Onstott charges expanded by grand jury
JUNEAU - James W. Onstott, 61, the man arrested after a six-hour standoff at a local church on April 8, was indicted by a grand jury in Juneau on April 13 on 10 counts of third-degree assault.
Each count states he "unlawfully and recklessly placed (a person) in fear of imminent serious physical injury by means of a dangerous instrument; to wit, a gun." Each of the 10 counts names a different person present at the church, including Onstott's estranged wife, Laurie, the Rev. William Nelson and his wife, Karen, and two police officers.
Onstott is confined at the Lemon Creek Correctional Center. His public defender, David Seid, said Tuesday that his client intends to ask for a jury trial and to plead innocent.
Assault victim improves slightly
JUNEAU - The 43-year-old woman who was severely injured in an assault last week in a vacant house downtown is improving.
"Her condition remains serious," said Marijo Toner, regional affairs coordinator at Bartlett Regional Hospital. "But she appears to have stabilized. She is no longer deteriorating; there is hope for improvement."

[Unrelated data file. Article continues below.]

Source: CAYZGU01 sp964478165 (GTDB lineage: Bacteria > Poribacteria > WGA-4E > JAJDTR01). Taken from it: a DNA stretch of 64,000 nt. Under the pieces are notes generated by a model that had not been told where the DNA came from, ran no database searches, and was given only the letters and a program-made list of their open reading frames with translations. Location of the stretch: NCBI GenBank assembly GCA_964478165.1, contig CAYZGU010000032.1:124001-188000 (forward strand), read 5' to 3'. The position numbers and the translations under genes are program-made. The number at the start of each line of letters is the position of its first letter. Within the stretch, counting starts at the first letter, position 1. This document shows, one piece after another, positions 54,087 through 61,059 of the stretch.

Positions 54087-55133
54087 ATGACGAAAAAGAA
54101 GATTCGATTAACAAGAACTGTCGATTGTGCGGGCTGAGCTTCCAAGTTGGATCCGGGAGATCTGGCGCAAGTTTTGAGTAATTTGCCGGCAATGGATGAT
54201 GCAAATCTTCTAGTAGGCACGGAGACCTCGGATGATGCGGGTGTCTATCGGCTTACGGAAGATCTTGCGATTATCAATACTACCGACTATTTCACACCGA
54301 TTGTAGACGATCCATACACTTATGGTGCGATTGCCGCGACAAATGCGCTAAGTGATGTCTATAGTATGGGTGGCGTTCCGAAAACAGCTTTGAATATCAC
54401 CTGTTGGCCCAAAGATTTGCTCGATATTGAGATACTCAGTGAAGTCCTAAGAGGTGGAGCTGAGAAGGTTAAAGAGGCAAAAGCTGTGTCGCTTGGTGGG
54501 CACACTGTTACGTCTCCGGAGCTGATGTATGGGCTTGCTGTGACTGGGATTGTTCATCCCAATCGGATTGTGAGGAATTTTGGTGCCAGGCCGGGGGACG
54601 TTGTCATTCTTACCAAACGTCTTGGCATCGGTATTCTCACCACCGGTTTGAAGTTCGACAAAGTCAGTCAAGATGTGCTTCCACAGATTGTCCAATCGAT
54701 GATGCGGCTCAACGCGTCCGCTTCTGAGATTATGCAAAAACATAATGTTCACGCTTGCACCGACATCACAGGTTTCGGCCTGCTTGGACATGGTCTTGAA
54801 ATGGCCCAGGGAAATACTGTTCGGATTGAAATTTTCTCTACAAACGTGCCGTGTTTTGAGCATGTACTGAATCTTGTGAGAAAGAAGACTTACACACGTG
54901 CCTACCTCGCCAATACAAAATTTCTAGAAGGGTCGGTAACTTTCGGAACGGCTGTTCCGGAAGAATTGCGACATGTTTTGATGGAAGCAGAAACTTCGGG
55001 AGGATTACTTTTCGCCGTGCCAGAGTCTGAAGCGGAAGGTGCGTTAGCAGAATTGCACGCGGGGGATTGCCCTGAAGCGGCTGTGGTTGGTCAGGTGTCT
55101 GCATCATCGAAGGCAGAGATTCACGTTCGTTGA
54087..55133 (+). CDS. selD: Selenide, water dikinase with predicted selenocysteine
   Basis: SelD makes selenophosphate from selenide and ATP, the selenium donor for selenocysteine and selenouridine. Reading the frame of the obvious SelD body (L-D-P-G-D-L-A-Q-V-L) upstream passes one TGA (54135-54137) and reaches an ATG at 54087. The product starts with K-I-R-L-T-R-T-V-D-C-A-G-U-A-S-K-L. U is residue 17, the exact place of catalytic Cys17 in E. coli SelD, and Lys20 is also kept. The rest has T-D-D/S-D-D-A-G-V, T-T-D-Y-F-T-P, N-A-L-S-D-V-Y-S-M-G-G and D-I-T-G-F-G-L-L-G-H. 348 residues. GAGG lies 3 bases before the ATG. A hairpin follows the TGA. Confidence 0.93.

Juneau Police Capt. Tom Porter said officers have still not received permission from the woman's doctors to interview her.
Donald Seaman, 46, was arrested on a charge of first-degree sexual assault and is being held at the Lemon Creek Correctional Center.
House approves primary election plan
JUNEAU - A bill that would bring Alaska's primary elections into compliance with federal law was approved Thursday by the state House.
The bill calls for the Division of Elections to prepare a primary election ballot for each political party. A voter affiliated with a political party could vote only on that party's ballot. Voters not affiliated with a party could vote the ballot of their choice unless the party's bylaws prohibit voting by non-members.
The U.S. Supreme Court ruled last year in a California case that states cannot force one party to allow members of other parties to vote in the selection of its candidates.